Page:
10 things kids just don't need
With a lot of more affluent, older parents around, the market for luxury clothing for infants, toddlers and preschoolers alone is worth $14.5 billion annually, according to the Boston Consulting Group. Parents are increasingly spending adult prices for clothes for their kids, thinking nothing of dropping $103 for a pair of size 6 True Religion jeans.
And even though most of us remember simpler times, when we were happy playing in the sandbox in our Toughskins, we have to admit that we're intrigued by the explosion of offerings for our wee ones. Even if we're unwilling to open our wallets to buy them.
There are so many choices in children's clothing and toys that many companies are turning to private online sales to get the word out about their brands. One such site, www.zulily.com, offers 145 different styles of product every day, said Chief Executive Officer Darrell Cavens.
Even its promoters admit that the fledgling members-only site, which offers products at up to 70% off retail prices, is "basically an entire multimillion dollar market being built by things kids don't really need" such as tutus, Italian-designed shoes and organic clothing. But parents love it.
"We generally don't disclose member numbers," said Cavens. "It's grown much faster than we anticipated. On Alexa, the best free data source for growth of traffic, we were the 4,000th most popular site in the U.S."
A look at 10 extraneous things that our kids could live without and never know the difference:
10. Early reading kits for babies. Even some toy sellers say they don't see the value in DVDs and flashcards sold online for $14.95 for a 30-day trial. "It's a perfect example of parents putting pressure on their children to be the first to read so they have bragging rights to their friends," said Gwen Austin, a mom and toy industry veteran.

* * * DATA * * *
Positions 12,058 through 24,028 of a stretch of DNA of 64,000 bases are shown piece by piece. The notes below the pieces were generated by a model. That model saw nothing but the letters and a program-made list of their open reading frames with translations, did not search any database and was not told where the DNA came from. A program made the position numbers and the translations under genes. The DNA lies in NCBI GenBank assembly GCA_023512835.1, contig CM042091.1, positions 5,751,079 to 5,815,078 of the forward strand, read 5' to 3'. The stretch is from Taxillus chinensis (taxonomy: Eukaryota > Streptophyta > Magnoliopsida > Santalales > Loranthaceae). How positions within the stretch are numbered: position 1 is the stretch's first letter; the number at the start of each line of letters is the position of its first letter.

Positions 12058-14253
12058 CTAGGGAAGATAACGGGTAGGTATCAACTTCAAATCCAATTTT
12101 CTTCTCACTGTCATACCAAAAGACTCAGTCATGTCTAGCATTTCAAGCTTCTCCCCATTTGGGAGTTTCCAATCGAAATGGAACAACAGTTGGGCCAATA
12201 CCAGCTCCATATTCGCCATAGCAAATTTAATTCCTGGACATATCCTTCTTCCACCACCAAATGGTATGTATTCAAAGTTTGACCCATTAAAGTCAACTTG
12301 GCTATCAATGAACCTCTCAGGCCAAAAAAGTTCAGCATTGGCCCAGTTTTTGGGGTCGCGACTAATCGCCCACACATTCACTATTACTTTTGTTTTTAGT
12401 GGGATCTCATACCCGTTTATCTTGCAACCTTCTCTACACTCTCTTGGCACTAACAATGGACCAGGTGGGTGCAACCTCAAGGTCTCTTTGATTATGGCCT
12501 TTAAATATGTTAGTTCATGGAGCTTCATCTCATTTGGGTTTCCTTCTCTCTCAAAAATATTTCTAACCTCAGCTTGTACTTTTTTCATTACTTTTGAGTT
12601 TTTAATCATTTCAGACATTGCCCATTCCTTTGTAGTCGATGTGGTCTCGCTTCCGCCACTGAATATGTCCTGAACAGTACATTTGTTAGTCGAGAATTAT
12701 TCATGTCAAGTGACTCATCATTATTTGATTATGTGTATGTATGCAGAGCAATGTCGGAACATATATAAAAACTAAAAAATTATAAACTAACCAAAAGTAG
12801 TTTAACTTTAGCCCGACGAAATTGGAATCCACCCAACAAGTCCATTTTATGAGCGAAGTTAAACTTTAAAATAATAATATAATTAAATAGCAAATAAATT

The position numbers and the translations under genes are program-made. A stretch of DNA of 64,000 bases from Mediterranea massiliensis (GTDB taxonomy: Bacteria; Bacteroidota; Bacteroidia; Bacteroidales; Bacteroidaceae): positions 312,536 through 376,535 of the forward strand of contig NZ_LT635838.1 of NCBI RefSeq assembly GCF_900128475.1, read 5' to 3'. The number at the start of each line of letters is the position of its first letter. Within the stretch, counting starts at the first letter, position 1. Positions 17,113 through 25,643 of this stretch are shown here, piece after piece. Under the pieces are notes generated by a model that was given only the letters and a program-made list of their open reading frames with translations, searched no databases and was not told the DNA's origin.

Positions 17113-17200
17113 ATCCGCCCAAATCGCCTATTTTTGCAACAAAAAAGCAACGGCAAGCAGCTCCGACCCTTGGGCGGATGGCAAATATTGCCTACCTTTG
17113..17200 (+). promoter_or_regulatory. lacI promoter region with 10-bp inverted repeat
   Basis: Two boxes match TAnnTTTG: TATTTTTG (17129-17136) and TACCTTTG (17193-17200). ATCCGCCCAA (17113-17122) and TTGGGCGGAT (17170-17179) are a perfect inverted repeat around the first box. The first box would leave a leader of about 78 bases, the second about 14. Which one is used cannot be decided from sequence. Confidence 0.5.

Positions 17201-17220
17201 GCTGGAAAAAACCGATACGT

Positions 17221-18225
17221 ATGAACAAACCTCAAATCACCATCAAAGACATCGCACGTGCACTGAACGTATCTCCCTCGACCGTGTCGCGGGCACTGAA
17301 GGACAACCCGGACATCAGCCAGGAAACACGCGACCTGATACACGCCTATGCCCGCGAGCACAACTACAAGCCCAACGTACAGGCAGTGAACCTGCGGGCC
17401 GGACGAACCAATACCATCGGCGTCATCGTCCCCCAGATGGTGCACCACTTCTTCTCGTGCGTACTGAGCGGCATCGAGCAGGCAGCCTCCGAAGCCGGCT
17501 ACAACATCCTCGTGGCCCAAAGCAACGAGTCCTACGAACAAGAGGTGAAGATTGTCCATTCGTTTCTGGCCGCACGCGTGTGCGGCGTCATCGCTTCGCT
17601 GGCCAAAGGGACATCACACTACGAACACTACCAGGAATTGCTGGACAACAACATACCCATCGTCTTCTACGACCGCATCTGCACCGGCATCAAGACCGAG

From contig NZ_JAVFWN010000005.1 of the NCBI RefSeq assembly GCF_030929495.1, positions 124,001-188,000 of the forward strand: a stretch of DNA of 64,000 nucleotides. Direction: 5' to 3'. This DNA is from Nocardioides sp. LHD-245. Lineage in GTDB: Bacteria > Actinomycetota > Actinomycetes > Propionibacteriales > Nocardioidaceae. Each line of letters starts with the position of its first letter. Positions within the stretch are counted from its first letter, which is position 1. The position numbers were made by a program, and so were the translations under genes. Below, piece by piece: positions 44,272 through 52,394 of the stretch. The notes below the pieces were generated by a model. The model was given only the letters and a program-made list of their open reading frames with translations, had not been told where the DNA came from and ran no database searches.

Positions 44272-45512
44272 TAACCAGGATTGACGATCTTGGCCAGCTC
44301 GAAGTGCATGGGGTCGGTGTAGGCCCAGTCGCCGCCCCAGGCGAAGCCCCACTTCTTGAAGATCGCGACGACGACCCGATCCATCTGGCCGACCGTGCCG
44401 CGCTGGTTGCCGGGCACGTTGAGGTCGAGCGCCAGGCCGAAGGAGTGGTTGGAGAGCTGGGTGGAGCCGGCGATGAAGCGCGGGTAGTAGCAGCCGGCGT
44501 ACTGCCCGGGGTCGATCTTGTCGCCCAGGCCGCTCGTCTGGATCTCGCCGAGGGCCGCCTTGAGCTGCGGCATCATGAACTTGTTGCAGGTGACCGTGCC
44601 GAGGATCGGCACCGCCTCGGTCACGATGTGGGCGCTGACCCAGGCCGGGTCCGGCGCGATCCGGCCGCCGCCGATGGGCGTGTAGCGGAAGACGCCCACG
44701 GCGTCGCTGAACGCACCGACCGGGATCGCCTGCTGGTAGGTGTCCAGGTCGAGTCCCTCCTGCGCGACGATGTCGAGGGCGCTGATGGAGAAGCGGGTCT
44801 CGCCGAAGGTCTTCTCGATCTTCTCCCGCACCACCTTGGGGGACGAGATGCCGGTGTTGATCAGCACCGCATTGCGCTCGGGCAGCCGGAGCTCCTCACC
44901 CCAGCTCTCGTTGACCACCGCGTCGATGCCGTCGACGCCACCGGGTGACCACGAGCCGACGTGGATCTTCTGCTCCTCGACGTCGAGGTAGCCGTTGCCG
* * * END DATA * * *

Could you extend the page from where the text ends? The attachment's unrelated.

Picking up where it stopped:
9. Rubber bands shaped like sharks, cars, dinosaurs and palm trees that sell for $4.95 for a 24 pack. "Talk about adding to landfills. Oy!" exclaimed Jen Maidenberg, a mother of two boys and owner of Mindful Living NJ. (Full disclosure: My three-year-old loves these and they are currently encircling bags of pretzels and frozen peas in my kitchen.)
8. Designer diapers available in jeans styles -- from Huggies -- and Cynthia Rowley-inspired madras and pastel prints from Pampers. The new nappies -- being trumpeted by their makers as limited-edition finds -- sell at Target for 60% more than regular brands.
7. Suri Cruise-inspired high heels for little girls. The four-year-old's gold and silver sandals kicked off an online backlash against dressing kids like little adults and prompted a British moms group to ask retailers in the U.K. not to sell products that "prematurely sexualize young children."
6. Manicures, pedicures and spa treatments for kids -- like Gwen Stefani's son, Kingston, who recently got his fingernails done up in Vampire-like black in anticipation of his four-year-old birthday party -- who are just as likely to leave the salon and head right for the nearest mud puddle.
5. Yoga for young ones. I can see benefits this exercise would provide kids in terms of relaxation and stress reduction. But at my seven-year-old's elementary school they substitute yoga for active gym pursuits, asking young boys to do the downward dog without making gross noises in the process. Kids should be chasing balls during their weekly 45-minute "psychomotor" class - -which has unfortunately replaced gym at our school - -instead of sitting on mats stretching.
4. A $900 birch Bauhaus dollhouse, complete with garden, pool, pool house and Beech furniture.
3. Organic bedding sets for infants and kids that sell online at $295 for a twin bedding set and $380 for a Udaipur crib set.
2. Diaper wipe warmers. This item is often mentioned on popular mommy blogs as unnecessary, even though Babies R' Us would have to-be parents believe otherwise.
1. 3D movies for kids. Every single preview of the five shown before a recent outing to Toy Story 3 advertised an upcoming picture in 3D. This is a trend that's gone way over board, especially for kids who don't feel comfortable wearing the special glasses every time they hit the theaters.